Good things take time. It may be a bit pompous of me to apply this statement to my music, but let me explain...
I realize that music is very subjective. My favorite bands, songs, or moments in a song are often not your favorite bands, songs, etc. Furthermore, we listen to and pay attention to different things about a song and this attention can change over time. For instance, I remember a specific moment when I could recognize what drum machine a song was using after growing up with the song and already hearing it hundreds of times - but without the reference of what the drum machine sounds like on its own, one might never be able to recognize that machine in context of a song...
Knowing that people focus on different things, my song writing process usually goes something like this: As I build the song, beats, instruments, etc, the music tracks have to stand on their own as an interesting listenable idea. If they don't, I don't feel like lyrics or vocal melodies will help the song recover from boring the listener to death. Music at every level must have a stand alone interest to my ear. This doesn't mean that everyone would find the sound or beat or idea interesting, but it does mean that I don't expect to cover or bury something that doesn't quite work with something that does.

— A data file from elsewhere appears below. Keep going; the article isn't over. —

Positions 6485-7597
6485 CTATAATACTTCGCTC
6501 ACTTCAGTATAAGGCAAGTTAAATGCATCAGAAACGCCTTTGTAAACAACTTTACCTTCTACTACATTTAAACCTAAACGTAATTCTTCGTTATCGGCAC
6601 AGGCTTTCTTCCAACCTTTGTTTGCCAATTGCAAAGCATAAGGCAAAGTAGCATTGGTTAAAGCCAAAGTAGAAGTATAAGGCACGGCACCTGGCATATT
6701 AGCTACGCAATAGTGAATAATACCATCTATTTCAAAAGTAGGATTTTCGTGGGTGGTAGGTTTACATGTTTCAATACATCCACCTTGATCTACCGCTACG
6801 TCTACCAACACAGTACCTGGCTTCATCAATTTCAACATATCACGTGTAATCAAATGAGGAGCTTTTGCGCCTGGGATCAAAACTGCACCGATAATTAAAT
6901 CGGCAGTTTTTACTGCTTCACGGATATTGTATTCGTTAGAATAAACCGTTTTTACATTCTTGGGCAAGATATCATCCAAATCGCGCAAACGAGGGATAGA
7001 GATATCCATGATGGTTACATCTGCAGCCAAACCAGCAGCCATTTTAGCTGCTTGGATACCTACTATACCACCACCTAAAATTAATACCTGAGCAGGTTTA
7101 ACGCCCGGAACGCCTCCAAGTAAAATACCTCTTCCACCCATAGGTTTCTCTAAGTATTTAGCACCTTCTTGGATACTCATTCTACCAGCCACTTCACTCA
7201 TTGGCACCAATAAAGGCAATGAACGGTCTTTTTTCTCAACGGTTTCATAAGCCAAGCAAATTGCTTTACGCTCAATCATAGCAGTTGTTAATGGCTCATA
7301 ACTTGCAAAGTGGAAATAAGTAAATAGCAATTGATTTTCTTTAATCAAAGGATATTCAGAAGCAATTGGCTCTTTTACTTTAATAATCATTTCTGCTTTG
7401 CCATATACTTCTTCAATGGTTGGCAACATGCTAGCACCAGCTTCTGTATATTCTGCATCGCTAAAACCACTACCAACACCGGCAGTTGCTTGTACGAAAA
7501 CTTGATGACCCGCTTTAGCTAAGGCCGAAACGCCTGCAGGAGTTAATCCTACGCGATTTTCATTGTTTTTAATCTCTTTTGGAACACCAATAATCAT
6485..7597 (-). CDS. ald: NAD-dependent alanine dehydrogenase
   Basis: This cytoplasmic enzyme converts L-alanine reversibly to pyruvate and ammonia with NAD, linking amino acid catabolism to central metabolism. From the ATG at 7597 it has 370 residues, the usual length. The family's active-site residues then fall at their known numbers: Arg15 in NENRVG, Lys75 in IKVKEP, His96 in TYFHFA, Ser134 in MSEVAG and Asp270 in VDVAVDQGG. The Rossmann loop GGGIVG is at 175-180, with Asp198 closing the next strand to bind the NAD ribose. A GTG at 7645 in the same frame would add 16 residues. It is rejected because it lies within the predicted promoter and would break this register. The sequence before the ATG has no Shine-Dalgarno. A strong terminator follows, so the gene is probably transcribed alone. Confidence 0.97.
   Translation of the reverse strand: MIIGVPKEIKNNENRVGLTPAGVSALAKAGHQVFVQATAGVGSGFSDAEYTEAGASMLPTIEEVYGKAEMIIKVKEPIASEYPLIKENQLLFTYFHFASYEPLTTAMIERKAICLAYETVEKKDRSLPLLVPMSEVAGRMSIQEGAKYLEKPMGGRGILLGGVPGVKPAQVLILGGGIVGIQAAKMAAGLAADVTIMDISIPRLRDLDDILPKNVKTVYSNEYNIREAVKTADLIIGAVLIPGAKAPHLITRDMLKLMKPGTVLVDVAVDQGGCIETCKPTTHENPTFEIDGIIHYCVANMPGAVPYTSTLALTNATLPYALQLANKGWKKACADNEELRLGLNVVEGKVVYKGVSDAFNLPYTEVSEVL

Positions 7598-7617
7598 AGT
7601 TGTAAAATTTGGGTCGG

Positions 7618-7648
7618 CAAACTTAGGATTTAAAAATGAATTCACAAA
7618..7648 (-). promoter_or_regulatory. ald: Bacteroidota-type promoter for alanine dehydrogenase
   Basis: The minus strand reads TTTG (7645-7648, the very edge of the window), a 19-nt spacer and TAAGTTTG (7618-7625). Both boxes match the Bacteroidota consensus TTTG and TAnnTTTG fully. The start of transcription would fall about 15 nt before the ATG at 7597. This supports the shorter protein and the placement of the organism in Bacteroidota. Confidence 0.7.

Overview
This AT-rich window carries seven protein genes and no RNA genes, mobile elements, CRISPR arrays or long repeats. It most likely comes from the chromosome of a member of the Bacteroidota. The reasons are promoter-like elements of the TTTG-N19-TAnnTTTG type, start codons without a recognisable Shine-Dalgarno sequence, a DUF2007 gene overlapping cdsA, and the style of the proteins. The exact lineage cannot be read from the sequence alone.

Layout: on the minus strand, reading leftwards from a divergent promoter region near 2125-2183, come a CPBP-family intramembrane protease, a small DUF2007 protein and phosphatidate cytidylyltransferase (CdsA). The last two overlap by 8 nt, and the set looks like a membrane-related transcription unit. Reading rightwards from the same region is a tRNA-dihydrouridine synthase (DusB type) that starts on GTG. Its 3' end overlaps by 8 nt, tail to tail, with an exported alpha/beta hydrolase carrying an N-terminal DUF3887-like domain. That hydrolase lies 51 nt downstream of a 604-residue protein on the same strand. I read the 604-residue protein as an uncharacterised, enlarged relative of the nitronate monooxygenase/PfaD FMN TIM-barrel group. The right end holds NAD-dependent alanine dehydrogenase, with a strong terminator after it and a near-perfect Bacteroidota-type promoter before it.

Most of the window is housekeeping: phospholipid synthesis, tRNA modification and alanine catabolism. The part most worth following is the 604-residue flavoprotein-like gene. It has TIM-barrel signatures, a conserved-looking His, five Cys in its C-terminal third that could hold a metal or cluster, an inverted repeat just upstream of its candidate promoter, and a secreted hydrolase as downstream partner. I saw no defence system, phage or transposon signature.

Lyrics and vocal melodies almost always come last for me. They are not quite an afterthought, but nearly one. Sometimes lyrics flow out (like lemonade - reference to my song "Conversation")... sometimes they are reluctant and similar to pulling my teeth out. Much depends on the subject and context that I write about.
Because of all of this, songs always take at least 4 to 5 times longer than I ever expect them to take, even after 20+ years of experience writing songs. The instrument and music building process often takes weeks to months, where some nights I may work on nothing but a bass line or hi hats, etc. Once this is complete, or I think that it is complete as an instrumental, I work out melodies and make sure that lyrics line up with the melodies. It is a pet peeve of mine when a word is stretched or extra syllables are added ("day" becomes "dayayay" for example). It is also a pet peeve of mine when long words are crammed into a space where only a single syllable should lay. Lyrics written outside of the space or context often leads to these things and sound like an afterthought - to me, the song should be more polished.
On top of all of this, once lyrics are done and vocals are recorded, the song needs a final mix. The added vocal lines can often compromise the instrumental parts that were already in the song. Often, competing sounds have to be mixed, EQ'd, modified, panned, or cut so they don't compete with the new lyrics. These things take time.
I appreciate fans, friends, labels, producers, companies, who wait patiently for me to finish my songs.